Reply
  2. Michael W. Perry

    Why bother to appeal to the good will of retailers when there are quite well-justified reasons why digital retailers–including ebooks–should be require by law to provide detailed sales data. It’s based on something that is distinctive about digital products.

    To understand why, step back to traditional printing. It was virtually impossible for a book retailer to cheat by selling 100 copies but claiming to have sold only 50. Why? Because publishers literally supplied the books, so coming up with a way to bootleg 50 counterfeit copies would cost more than they were worth.

    POD changed that a bit. Copies were printed one at a time in ways that weren’t under a publisher’s control. That said, there was a chain of custody that made cheating messy. True, Lightning Source might print 100 copies of that book but only pay for 50. But that meant that an entire chain of transfers to other business entities, perhaps to Ingram or Amazon, also had to be kept off the books too. Again, with perhaps the exception of Amazon’s in-house Creative Cloud, those third party transfers made cheating more trouble than it was worth.

    Not so with digital books. They only come into existence at the moment of sale and the retailer is also the creator of that downloaded file. It’d be trivial for a major ebook retailer to sell 100 copies but pay the author or publisher for only 50. Or if that retailer wanted to be a bit more subtle, software could be set up so that every dozen or so sales, one passes through for free. The large royalties that retailers pay for ebooks, 70% in some cases, creates a serious incentive to cheat. Slipping in a freebie $9.99 ebook would earn that retailer $7.00 in pure profit. And given the secrecy that veils ebook sales, who is to know?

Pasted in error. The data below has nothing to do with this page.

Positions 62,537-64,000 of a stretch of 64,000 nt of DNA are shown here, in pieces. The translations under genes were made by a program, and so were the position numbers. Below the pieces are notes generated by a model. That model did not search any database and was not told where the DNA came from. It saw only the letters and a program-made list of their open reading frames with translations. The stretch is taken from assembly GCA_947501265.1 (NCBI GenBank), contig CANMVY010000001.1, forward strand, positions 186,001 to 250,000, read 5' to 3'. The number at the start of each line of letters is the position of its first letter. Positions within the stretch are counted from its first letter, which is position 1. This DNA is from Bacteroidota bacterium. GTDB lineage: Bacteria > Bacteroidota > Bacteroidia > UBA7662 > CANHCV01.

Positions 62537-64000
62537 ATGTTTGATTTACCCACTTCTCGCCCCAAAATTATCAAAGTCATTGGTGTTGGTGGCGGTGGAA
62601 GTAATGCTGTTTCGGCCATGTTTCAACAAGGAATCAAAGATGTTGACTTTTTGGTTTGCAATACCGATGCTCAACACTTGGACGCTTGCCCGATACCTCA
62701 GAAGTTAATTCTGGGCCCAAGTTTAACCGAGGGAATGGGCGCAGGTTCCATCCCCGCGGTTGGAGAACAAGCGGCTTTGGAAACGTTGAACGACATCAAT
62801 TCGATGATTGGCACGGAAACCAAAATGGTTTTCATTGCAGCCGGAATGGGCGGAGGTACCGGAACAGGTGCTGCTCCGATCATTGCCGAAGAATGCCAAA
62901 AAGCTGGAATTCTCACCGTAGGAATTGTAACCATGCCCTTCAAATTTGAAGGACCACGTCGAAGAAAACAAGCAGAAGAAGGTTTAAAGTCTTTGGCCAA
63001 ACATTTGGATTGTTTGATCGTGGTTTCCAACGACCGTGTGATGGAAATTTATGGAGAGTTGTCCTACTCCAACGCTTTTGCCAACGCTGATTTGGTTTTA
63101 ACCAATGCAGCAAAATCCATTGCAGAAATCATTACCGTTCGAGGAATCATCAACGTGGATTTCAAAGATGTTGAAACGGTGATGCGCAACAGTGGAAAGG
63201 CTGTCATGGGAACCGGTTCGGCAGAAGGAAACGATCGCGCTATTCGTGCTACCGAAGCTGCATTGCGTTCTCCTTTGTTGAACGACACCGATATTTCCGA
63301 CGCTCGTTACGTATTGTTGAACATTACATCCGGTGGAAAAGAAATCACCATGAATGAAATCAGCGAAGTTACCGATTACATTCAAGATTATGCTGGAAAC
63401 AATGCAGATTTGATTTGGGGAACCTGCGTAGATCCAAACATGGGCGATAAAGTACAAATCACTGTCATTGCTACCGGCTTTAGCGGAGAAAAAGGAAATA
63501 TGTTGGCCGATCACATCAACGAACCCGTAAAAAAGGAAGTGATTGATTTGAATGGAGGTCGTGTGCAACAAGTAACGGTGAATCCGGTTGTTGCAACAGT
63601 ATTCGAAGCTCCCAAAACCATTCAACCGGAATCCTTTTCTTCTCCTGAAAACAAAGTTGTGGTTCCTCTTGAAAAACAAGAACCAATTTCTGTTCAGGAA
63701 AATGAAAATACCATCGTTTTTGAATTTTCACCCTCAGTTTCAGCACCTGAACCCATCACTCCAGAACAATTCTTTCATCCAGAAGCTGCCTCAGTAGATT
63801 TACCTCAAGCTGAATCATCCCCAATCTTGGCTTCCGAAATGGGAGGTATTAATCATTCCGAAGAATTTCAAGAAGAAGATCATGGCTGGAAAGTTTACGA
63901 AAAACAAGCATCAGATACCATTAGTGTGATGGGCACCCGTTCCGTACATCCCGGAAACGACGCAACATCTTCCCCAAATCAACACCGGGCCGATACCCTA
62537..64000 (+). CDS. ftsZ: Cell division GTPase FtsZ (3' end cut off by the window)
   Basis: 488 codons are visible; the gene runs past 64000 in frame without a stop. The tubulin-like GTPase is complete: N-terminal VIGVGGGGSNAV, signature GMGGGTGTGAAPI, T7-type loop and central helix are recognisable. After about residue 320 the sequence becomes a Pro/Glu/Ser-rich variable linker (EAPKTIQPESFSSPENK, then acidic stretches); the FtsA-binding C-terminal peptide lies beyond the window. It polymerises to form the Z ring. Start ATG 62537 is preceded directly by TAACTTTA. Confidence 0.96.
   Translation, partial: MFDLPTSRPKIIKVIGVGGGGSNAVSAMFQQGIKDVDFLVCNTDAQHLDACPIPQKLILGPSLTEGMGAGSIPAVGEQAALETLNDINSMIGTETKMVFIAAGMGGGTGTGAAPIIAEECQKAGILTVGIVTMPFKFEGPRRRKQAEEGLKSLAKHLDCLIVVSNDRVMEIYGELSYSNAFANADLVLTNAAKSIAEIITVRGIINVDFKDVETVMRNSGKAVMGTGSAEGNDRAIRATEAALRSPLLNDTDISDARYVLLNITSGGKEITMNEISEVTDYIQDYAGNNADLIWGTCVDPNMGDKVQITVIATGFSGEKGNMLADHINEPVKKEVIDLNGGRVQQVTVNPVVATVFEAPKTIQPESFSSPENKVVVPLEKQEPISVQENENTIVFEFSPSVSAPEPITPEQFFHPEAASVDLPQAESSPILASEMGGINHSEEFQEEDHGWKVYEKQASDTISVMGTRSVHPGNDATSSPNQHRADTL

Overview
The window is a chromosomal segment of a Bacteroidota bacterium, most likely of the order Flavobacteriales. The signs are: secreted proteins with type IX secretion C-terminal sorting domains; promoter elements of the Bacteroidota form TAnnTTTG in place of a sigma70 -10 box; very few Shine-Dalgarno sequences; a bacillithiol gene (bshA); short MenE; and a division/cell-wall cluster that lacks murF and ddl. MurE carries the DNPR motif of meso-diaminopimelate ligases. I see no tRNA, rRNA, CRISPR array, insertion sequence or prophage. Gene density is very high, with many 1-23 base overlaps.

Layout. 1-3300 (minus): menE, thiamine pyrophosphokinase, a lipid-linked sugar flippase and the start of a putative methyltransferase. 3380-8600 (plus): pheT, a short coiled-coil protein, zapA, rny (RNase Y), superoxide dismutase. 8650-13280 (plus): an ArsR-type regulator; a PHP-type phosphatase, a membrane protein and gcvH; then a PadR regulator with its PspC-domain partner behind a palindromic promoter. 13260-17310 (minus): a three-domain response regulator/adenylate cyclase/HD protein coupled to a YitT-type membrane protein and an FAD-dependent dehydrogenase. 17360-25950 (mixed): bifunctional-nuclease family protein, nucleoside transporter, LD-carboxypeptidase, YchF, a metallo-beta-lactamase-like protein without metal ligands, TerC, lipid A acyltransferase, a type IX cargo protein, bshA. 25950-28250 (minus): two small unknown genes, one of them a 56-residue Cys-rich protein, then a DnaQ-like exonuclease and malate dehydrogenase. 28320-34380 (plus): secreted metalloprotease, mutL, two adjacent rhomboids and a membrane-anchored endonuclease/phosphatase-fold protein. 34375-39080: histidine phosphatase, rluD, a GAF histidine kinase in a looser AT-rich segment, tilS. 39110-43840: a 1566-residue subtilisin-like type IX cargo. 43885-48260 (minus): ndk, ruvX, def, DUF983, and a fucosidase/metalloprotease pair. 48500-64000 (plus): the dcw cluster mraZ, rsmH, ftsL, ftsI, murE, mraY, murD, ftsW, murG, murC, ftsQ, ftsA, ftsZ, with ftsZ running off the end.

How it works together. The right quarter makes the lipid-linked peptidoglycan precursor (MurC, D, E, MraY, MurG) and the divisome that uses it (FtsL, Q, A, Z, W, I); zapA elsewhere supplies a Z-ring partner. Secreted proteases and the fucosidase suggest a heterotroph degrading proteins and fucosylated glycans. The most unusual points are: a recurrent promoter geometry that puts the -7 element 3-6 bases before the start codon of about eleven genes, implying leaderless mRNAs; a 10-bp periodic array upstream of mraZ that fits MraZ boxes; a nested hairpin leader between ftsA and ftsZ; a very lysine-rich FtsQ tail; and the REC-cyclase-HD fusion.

But there’s actually an easy fix. It’d work like this.

    1. Each ebook retailer would be required to supply an author/publisher with specific details about each sale on a regular basis that’s not less often than once a month.

    2. No names and addresses would be supplied, but the data would include the title and quantity, the date and time the sale closed, and the city, state and zip of the purchaser.

    3. Authors and publishers could create test sales, perhaps with the assistance of either of fans or of third parties. That’d generate sales receipt data that could be compared to actual sales data coming from retailers.